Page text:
Nick Fielding, renowned British writer, journalist and author of “South to the Great Steppe: The Travels of Thomas and Lucy Atkinson in Eastern Kazakhstan, 1847-1852,” presented his book July 25 at Kazakhstan’s National Academic Library.
“This book is about the journey that took place in 1848… That was a very hard winter,” said Fielding.
The Atkinsons explored the spacious Kazakh land, travelling hundreds of thousands of miles south from Siberia in the Great Steppe, according to the library press release. In September 1848 they reached the town of Kapal at the base of the Jungar Alatau Mountains, where their son was born two months later. They named him Alatau Tamshybulak Atkinson in honour of the well-known local spring.
“When they arrived in Kapal, that little village was the outpost of the Russian empire… Almaty did not exist and it was a very isolated place. It was amazing that they reached this town. Lucy nearly died on the way and it was only because of the hospitality of the local people that they were able to survive,” noted the author.
During their trips the couple met ordinary Kazakhs, famous sultans and bis (rulers/leaders). They stayed in villages, socialised with Kazakh families, recorded their conversations and described the way the people lived, said the press release.No writer depicted the life of the steppe nomads and created their portraits in such detail as Thomas Atkinson, it added.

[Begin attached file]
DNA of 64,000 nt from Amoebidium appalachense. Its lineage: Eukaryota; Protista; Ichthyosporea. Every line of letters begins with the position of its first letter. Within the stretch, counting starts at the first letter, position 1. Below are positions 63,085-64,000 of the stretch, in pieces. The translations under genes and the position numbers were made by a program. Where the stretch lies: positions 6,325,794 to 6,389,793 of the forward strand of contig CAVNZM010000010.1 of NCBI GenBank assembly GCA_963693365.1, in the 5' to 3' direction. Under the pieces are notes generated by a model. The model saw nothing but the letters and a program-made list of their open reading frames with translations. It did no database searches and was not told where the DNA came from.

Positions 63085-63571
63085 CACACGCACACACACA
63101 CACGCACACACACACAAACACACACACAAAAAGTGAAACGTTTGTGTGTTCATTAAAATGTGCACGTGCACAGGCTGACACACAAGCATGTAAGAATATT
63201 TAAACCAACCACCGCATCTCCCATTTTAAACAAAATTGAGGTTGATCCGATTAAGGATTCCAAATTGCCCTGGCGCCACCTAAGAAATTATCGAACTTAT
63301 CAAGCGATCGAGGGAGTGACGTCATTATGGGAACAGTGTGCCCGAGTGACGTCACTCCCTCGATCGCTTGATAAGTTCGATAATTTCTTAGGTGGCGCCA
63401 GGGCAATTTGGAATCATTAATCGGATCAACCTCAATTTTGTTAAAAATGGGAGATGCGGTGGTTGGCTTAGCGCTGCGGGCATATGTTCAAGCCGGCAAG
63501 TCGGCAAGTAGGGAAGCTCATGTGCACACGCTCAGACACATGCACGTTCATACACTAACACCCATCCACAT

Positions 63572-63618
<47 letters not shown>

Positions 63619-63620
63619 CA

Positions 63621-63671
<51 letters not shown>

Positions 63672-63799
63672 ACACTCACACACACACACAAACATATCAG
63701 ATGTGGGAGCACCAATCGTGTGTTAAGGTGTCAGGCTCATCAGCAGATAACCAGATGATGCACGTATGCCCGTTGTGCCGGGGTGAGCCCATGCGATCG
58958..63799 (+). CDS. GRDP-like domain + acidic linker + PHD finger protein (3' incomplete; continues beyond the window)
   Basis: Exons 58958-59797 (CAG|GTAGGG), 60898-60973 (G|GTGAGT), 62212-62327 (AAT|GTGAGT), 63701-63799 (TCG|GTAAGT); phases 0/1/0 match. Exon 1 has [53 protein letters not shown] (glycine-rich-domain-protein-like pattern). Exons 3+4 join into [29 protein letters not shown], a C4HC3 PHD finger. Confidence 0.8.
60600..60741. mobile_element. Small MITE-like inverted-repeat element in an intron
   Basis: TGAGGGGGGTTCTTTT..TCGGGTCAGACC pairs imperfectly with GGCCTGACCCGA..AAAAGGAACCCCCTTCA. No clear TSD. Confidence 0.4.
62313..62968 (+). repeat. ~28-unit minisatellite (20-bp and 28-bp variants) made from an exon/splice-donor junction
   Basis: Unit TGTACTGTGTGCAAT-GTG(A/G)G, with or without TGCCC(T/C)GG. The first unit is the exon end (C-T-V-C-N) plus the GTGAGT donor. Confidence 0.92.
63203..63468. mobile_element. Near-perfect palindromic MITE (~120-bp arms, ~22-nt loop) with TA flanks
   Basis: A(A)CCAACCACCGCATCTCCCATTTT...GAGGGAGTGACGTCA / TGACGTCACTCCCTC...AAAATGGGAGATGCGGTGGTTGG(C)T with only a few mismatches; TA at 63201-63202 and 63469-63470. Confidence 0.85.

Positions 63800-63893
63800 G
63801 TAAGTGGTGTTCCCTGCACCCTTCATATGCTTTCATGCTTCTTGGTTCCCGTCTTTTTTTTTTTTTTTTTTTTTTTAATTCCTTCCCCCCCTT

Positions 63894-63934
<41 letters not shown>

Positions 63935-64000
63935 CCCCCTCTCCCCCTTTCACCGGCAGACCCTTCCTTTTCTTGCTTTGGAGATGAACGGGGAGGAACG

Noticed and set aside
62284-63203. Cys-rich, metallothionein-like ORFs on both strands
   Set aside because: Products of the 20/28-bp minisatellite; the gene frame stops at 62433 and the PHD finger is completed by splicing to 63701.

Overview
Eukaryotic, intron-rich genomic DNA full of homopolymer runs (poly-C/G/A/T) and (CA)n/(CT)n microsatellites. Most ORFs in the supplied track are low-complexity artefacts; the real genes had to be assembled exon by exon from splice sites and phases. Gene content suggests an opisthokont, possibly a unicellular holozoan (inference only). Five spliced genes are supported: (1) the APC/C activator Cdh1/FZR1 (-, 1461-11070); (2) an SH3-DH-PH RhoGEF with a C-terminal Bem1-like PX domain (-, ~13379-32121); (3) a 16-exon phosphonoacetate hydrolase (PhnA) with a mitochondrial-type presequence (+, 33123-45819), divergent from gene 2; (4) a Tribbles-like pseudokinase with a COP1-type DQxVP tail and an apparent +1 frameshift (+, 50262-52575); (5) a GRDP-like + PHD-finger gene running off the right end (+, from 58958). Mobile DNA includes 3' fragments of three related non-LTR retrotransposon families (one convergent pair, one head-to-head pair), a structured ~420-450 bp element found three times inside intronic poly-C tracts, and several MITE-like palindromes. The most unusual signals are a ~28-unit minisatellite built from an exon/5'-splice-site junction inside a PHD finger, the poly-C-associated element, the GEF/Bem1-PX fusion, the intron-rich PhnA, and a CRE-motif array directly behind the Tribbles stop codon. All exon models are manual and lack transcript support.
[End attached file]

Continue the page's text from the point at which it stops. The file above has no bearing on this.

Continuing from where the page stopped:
“This is the only record we have from this period,” said Fielding.
The book contains notes, diaries and letters kept in the private archive of one of Thomas’ descendants, as well as high-quality copies of lithographs and engravings. It also has a map of East Kazakhstan showing the route the family travelled, reproductions of paintings and his correspondence with Russian authorities. Atkinson’s portraits of Kazakh leaders are presently quite valuable.
Fielding wrote the book in the hope of demonstrating the Atkinson’s abilities as great explorers.
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